TDK OD -1979
TDK's most nostalgic line-up, the 1979 run. Could not agree more with Tony Villa on this one. The 1979 AD and the SA are also real favourites of mine.
TDK's best specifications Normal Type I cassette in 1979. A non-cobalt doped tape, but super refined magnetic particles to achieve the best results across all frequencies. It was TDK's Super Ferric tape at the time. A 43 year old tape that can handle +3 with no trouble at all, sounding brilliant with any of your choice of Dolby NR (or without).
PLEASE NOTE: These have very fragile and brittle wrappers, so expect some minor cosmetic damage just as the one shown in the video. Picture is of the better one of the 3 made available. The two with a bit more damage to the wrappers are priced lower at $44.78 each and are the only available ones for now.
NOTE: No site anywhere offers the quantity, quality and VALUE combined with the Lowest Shipping Fees anywhere. Add to that the Loyalty program that will offer you up to 12% OFF on future purchases.
TDK was founded in Tokyo, Japan, on 7 December 1935 to manufacture the iron-based magnetic material ferrite, which had been recently invented by Yogoro Kato and Takeshi Takei. In 1952 and 1957 they began production of magnetic tapes, with compact cassette tapes following in 1966; it is for these that the company is most widely noted. TDK used to manufacture an extensive portfolio of magnetic and optical media, including several formats of videotape and blank CD-R and recordable DVD discs until the recording business was sold to Imation in 2007.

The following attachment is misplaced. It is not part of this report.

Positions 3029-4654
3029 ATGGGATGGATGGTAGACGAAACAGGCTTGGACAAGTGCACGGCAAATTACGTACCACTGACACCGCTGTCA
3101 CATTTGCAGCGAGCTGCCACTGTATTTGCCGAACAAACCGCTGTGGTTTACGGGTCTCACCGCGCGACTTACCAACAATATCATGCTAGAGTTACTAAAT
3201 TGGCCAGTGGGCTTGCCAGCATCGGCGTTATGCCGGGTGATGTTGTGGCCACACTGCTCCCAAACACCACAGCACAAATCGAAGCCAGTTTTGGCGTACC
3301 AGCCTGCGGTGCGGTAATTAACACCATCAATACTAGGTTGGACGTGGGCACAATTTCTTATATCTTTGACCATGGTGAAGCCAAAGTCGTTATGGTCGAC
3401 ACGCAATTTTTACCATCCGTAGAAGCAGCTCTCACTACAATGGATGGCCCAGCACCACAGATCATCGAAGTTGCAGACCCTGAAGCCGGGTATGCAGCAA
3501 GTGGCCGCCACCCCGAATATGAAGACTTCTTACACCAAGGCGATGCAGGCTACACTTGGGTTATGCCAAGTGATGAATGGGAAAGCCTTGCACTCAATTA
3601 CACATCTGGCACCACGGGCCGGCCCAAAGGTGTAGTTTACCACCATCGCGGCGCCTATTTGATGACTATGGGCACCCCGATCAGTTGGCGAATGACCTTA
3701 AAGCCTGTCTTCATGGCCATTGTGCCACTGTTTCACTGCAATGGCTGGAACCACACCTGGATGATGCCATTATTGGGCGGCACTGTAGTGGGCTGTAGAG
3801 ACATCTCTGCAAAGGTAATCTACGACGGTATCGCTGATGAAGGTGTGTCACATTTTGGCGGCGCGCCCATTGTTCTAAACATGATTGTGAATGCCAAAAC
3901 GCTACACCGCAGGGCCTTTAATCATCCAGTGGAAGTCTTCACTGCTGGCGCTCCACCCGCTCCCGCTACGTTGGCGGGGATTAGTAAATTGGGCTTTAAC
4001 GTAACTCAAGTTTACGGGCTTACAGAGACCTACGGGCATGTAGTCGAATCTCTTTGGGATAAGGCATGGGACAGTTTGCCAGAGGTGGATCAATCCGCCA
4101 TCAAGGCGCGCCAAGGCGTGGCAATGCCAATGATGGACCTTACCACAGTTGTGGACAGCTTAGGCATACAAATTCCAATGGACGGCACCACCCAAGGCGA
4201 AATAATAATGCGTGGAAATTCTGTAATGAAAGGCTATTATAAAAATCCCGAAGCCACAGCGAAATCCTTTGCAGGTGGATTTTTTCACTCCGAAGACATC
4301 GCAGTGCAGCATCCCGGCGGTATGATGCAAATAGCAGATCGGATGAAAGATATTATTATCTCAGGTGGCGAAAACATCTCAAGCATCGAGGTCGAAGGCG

Operations in the USA began in 1965 with a New York City office, and European operations began in 1970 with an office in Frankfurt, West Germany.
Since 1997 TDK has gradually withdrawn from the production of compact cassettes. First with the MA-X and AR ("Acoustic Response"), then the AD ("Acoustic Dynamic") and SA-X line in 2001 and 2002 respectively, then the MA ("Metal Alloy") line in 2004. The SA ("Super Avilyn") and D ("Dynamic") lines were withdrawn in 2012 under Imation ownership. Industry trends see the company moving into new forms of media; in 2004 TDK was the first media manufacturer to join the companies developing BD post-DVD technology. TDK operated a semiconductor division in California for about a decade, but divested it in 2005.
In late 2007, Imation acquired TDK's recording business, including flash media, optical media, magnetic tape, and accessories, for $300 million. This also included a license to use the "TDK Life on Record" brand on data storage and audio products for 25 years. In September 2015, Imation announced that it had agreed to relinquish this license and would cease selling TDK-branded products by the end of the year.